New Castle News

April 3, 2014

Man rescued after trench collapses

Nancy Lowry
New Castle News

NEW CASTLE — Walter and Patty Koscinski put off repairing their sewer line for as long as they could.

“The original pipes were cracked, filled with tree roots and we were having problems with our laundry and cellar drains,” Walter Koscinski explained.

The Scott Township couple said the project to replace the ceramic pipe with plastic was expected to take a day.

But around lunchtime yesterday, the 10-foot-deep trench on Sylvania Road caved in on one of the workers from Atwell-Perrine Excavating of Mercer. He was trapped for about 20 minutes before being taken to an Ohio hospital.

James Randolph, 28, of Mercer, was “on his way home” around 7 p.m. yesterday, according to his co-worker.

Patty Koscinski said she had made a pizza to serve the workers because there are no fast food establishments nearby.

“As I called outside that the pizza was ready, one man, who was in the trench, started to climb out, but it caved in on him.”

Walter Koscinski said the man was initially buried shoulder-deep in the wet, clay-like soil.

“He yelled for the boss, who rushed in with a shovel and dug him out to about waist deep,” Walter Koscinski said. “But the ground was so wet we couldn’t pull him out, and we were concerned that more of the trench would collapse.”

With the man’s arms free, Koscinski continued, the company owner dipped the bucket of his backhoe into the trench. The worker held on to the end of the bucket and was pulled to safety. The operation took about 15 to 20 minutes, he said.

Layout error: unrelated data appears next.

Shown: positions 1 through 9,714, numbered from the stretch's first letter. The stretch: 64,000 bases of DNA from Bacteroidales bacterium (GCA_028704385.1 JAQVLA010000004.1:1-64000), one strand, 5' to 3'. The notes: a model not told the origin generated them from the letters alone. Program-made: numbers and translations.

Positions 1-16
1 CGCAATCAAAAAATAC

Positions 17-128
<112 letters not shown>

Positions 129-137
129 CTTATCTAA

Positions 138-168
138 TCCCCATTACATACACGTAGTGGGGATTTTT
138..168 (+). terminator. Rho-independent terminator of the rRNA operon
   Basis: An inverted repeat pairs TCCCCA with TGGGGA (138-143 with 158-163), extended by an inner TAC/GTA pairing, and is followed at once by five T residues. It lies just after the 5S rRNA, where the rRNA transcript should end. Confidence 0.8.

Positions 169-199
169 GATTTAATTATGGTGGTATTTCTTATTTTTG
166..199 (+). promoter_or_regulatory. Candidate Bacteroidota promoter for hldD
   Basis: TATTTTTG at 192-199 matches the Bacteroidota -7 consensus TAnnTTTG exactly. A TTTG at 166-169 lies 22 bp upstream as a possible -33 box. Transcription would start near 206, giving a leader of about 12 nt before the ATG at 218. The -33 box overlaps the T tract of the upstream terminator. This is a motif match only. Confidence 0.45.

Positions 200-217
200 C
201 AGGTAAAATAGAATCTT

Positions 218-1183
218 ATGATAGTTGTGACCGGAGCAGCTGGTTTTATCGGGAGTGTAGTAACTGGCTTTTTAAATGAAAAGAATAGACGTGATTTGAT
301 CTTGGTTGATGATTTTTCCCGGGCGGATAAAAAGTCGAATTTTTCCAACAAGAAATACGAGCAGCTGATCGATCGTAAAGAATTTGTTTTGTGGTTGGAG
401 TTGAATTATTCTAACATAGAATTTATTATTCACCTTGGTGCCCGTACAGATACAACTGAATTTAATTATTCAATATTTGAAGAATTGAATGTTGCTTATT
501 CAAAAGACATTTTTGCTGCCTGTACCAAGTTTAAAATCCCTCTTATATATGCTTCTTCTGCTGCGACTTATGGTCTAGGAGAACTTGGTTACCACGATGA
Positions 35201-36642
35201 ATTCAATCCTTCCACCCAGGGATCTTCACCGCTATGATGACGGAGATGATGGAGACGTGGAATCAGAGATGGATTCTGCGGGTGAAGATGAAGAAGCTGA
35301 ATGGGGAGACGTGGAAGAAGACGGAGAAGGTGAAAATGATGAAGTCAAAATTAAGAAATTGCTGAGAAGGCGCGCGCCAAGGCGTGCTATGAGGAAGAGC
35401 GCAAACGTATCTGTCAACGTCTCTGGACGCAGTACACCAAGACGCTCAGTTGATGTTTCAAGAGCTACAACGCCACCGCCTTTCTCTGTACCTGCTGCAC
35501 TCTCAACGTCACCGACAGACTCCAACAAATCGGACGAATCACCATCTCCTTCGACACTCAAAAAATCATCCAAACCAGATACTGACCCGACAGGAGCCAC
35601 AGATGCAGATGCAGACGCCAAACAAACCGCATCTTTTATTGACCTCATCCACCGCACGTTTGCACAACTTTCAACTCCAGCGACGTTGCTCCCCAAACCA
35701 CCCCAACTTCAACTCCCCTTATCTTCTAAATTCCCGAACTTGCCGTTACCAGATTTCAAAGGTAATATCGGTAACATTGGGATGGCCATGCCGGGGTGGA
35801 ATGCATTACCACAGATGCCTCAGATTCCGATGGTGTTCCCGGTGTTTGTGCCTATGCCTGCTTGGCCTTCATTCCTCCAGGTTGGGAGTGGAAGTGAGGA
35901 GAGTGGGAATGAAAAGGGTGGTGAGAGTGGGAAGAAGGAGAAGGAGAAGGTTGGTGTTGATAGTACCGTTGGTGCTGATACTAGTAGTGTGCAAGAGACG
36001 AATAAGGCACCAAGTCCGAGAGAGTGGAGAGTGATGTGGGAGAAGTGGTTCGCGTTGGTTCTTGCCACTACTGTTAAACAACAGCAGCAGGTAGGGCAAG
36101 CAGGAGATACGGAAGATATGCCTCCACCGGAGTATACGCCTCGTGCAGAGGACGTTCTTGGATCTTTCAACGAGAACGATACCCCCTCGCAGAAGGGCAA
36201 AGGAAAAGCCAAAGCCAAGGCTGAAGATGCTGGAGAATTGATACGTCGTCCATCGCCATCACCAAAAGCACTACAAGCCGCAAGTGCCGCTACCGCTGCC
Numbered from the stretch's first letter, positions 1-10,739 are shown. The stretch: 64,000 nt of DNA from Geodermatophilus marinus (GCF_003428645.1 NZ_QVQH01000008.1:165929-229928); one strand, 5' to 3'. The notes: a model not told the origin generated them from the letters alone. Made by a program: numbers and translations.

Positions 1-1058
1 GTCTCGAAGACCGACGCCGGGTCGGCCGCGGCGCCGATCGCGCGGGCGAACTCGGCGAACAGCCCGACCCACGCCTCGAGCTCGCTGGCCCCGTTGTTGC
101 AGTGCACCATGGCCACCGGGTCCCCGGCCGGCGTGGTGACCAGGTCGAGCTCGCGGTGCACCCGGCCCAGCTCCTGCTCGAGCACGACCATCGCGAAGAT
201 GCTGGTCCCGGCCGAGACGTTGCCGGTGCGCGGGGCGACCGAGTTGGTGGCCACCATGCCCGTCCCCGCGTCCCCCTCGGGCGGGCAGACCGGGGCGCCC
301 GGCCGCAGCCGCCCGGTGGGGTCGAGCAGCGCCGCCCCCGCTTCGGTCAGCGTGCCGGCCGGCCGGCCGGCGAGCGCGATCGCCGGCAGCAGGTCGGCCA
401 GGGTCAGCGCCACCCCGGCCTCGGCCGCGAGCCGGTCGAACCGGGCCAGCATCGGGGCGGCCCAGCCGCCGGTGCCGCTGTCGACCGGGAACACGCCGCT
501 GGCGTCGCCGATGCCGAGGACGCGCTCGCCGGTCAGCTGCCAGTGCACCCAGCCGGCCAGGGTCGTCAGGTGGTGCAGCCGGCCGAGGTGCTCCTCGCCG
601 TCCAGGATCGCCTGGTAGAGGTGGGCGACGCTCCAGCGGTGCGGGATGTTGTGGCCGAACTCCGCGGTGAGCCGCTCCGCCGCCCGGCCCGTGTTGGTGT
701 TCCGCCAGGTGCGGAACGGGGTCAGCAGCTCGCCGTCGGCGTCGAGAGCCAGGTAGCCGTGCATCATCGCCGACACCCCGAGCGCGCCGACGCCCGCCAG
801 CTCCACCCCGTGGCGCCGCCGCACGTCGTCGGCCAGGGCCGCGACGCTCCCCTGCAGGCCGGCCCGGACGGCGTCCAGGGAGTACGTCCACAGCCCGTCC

“He was out of the trench, resting on the load of backfill in the driveway when the ambulance and fire department arrived,” Walter Koscinski said the rescued man had complained of leg pain.

He was taken by ambulance to the Scott Township Volunteer Fire Department on Harlansburg Road, then flown to St. Elizabeth Health Center in Youngstown.

Randolph’s co-worker, who would give only his first name, Bob, explained Randolph’s legs had been buried and his shoulders and back were against the bank.

As Bob used a pick and a shovel in an effort to free him, he explained, Randolph’s right calf was nicked with the pick because of the odd way his leg was bent under the dirt.

He got three stitches at the hospital for that injury, Bob said, and although he is sore, he escaped without any broken bones.

Scott Fire Chief Jack Hitchen confirmed the man had been freed from the trench before the department arrived.

“We had called out the trench rescue units from Neshannock and Mahoning townships,” Hitchen said. “They were en route when we notified them that they were not needed and could turn back.”

Hitchen added that the Hickory Township Volunteer Fire Department also had been summoned but were called off.

A Scott firefighter said the call was received at 1:02 p.m. and they were at the scene about an hour.

(Email: nlowry